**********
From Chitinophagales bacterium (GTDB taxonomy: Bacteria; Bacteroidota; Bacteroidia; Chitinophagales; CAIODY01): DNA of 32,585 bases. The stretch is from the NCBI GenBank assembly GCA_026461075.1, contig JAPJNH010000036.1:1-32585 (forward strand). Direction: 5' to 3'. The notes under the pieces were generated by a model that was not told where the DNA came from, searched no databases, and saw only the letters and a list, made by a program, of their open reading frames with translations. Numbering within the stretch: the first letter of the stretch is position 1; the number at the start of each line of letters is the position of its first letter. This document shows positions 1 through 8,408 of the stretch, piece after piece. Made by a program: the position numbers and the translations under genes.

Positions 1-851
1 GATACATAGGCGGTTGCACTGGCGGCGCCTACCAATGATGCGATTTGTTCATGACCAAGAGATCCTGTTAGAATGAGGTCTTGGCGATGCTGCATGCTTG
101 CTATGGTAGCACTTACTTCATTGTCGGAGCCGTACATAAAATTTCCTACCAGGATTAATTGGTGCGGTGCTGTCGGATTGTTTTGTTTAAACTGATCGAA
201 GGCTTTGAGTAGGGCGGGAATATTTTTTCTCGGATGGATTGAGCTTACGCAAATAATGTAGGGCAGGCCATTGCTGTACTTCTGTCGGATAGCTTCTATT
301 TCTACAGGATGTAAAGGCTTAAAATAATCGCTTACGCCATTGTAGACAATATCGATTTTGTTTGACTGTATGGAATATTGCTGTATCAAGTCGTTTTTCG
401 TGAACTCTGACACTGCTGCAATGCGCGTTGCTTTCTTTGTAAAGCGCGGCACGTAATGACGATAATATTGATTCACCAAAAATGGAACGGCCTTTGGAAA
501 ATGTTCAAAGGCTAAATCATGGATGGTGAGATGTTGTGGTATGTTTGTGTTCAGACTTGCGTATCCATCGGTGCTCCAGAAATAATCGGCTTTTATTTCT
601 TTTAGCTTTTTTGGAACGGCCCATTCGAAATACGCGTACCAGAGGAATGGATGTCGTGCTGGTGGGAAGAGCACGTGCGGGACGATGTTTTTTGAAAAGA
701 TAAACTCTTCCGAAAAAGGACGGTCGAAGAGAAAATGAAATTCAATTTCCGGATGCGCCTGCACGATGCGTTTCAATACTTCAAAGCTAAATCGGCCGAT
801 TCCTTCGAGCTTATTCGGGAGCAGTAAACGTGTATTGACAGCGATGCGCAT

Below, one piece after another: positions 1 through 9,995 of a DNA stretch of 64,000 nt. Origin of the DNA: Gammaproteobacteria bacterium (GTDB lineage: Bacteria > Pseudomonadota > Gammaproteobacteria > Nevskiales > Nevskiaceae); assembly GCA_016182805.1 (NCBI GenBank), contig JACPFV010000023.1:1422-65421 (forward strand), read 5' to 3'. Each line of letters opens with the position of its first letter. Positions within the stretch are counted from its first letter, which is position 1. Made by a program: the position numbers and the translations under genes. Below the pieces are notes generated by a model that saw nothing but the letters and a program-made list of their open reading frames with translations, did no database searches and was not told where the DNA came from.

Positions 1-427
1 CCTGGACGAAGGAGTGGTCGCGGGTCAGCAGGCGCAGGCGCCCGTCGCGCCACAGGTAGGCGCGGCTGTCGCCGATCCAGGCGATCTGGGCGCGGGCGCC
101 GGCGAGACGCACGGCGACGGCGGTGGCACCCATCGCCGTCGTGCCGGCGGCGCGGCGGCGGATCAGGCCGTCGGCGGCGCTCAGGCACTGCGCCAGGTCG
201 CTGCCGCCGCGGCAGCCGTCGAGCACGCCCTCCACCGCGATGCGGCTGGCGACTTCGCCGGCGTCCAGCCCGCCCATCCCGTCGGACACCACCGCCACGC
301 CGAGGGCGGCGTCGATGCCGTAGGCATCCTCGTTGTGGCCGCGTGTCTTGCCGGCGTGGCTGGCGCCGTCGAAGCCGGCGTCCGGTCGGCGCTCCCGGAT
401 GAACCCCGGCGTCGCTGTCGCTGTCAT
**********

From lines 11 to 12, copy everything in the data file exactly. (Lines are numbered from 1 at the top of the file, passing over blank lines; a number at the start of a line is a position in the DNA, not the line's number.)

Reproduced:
801 TCCTTCGAGCTTATTCGGGAGCAGTAAACGTGTATTGACAGCGATGCGCAT

Below, one piece after another: positions 1 through 9,995 of a DNA stretch of 64,000 nt. Origin of the DNA: Gammaproteobacteria bacterium (GTDB lineage: Bacteria > Pseudomonadota > Gammaproteobacteria > Nevskiales > Nevskiaceae); assembly GCA_016182805.1 (NCBI GenBank), contig JACPFV010000023.1:1422-65421 (forward strand), read 5' to 3'. Each line of letters opens with the position of its first letter. Positions within the stretch are counted from its first letter, which is position 1. Made by a program: the position numbers and the translations under genes. Below the pieces are notes generated by a model that saw nothing but the letters and a program-made list of their open reading frames with translations, did no database searches and was not told where the DNA came from.